But this evening, the little guy and I home together just the two of us, the weather outside kinda gross we chose to bake. These pumpkin loaves were our tasty project tonight:
Pumpkin Loaves with Chocolate Chips, recipe adapted from Baked: New Frontiers in Baking via Pittsburgh Needs Eated:
3 cups cake flour
2 tsp baking soda
1 tbs cinnamon
1/2 tsp nutmeg
1 tsp ginger
2 tsp salt
1/2 cup vegetable oil + 1/2 cup butter softened
1 3/4 cups pumpkin puree (15oz can)
2 cups granulated sugar
4 large eggs
1 tsp vanilla extract
1/3 cup water, room temperature
1 cup (12 oz) chocolate chips or chopped semisweet chocolate
Preheat your oven to 350F and grease two loaf pans (silicone bakeware doesn’t need greasing, FYI).
In a large bowl combine your dry ingredients and give it a quick whisk.
The pumpkin loaves bake for about 1 hour -1 hour 15 minutes. I used one silicone and one metal pan and you should note that the silicone pan loaf will cook faster. Check after an hour with a toothpick in the centre – it’s done when it comes out clean!
It’s Foodie Tuesday!
The spicy root ginger has been used throughout the world to flavour food and for it’s medicinal benefits: aiding indigestion, boosting the immune system and promoting longevity. Boasting an extraterrestrial shape and fragrant flesh, ginger can be ground, minced, candied, pickled and much more. Today’s foodie post is dedicated to a few of ginger’s culinary feats.
You can use fresh ginger to make a variety of beverages including homemade ginger beer (yum), ginger ale and ginger limeade. It’s hot and muggy out today and a glass of this limeade along with some chips and salsa sounds divine.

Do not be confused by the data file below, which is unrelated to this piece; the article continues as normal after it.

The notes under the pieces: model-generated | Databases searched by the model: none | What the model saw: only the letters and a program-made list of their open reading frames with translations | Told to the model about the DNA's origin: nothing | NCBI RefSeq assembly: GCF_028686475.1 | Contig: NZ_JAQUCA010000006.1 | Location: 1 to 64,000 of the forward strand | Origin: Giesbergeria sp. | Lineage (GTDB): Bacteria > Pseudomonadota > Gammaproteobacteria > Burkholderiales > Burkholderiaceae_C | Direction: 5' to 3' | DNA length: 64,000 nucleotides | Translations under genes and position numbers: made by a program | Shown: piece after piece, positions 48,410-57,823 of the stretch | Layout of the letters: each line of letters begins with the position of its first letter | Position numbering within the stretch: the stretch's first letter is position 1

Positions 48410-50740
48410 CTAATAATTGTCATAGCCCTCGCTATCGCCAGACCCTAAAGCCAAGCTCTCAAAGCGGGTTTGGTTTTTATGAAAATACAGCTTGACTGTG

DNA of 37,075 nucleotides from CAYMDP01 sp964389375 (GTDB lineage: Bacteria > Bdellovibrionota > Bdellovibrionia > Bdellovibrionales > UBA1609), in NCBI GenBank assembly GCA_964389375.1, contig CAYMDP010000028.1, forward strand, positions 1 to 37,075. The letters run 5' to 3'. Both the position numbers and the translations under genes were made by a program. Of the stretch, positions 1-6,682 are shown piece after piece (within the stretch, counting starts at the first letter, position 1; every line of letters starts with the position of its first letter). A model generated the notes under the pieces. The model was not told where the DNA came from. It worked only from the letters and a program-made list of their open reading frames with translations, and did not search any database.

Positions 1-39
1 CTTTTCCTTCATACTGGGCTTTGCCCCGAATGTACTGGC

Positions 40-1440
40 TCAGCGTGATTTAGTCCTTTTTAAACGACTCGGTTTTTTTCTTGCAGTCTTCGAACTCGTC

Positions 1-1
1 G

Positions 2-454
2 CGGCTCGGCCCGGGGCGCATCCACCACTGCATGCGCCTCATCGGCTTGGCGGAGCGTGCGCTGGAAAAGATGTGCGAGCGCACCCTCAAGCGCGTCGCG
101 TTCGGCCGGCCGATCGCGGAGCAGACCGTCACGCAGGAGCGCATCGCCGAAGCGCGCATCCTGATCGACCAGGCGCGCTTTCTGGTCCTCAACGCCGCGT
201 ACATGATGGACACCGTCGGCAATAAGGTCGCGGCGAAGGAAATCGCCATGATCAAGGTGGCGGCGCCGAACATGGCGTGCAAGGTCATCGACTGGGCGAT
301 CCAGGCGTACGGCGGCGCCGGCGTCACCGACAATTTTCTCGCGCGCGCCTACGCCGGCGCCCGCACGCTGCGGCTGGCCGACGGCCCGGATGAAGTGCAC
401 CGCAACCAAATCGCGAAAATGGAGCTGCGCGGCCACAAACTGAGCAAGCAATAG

Ground ginger is widely used in baking recipes and the smell of it can conjure up images of crisp fall days and gingerbread houses.
Maple Ginger Snaps Recipe
¾ cup butter, at room temperature
1 teaspoon of cinnamon
2 teaspoons of ground ginger
1/2 teaspoon of cloves
1/2 cup brown sugar
1 ½ teaspoons of baking soda
3/4 cup of white sugar
¼ teaspoon of salt
¼ cup plus 2 tablespoons of maple syrup
1 large egg
1. In a medium sized bowl whisk together flour, spices, baking soda and salt.
2. In a large bowl, or the bowl of a stand mixer, add half of the white sugar, the brown sugar and butter. Cream together until mixture is light in colour and fluffy. While still mixing add eggs and maple syrup.
3. Add dry ingredients to creamed butter and sugar and mix thoroughly.
4. Wrap dough in plastic wrap and refrigerate for at least thirty minutes.
5. Pour remaining white sugar in a small bowl. Roll chilled dough in your hands, making aprox. ¾ inch balls. Roll the balls in sugar and then place on a lightly greased or parchment-lined baking sheet.
6. Bake cookies until golden brown and firm on the edges (aprox. 15 minutes, mine took a little longer than that). It’s okay if they are still slightly soft in the middle. Let cool five minutes before transferring them to a wire cooling rack.
Enjoy with a big glass of milk.
Candied ginger or crystalized ginger is a gourmet baking ingredient that is actually simple to make at home. A few years ago ‘the kitchn’ served up some easy directions for making it that can be found here.
Of course, ginger is also fantastic for cooking. You can purchase it minced in jars, but I always grate my own because there is nothing quite like the smell of fresh ginger. The always inspiring steamy kitchen has a delicious sounding recipe for orange ginger flank steak and in the fall I practically live off of butternut squash and ginger soup.
Hope you’ve enjoyed this gingery recipe roundup! Do you have a favourite ginger recipe?
It’s Foodie Tuesday!
Ensaimada is a Filipino treat that I grew up eating. It is kind of like a brioche, and is made from a buttery, yeasty dough that is shaped like a coil and baked. You can get versions of it in just about any bakery in the Philippines. But the best kinds are those with an incredibly rich and buttery flavor, and only mildly sweet, which offsets the usually sugary topping. They are moist and soft, yet dense, and they melt in your mouth.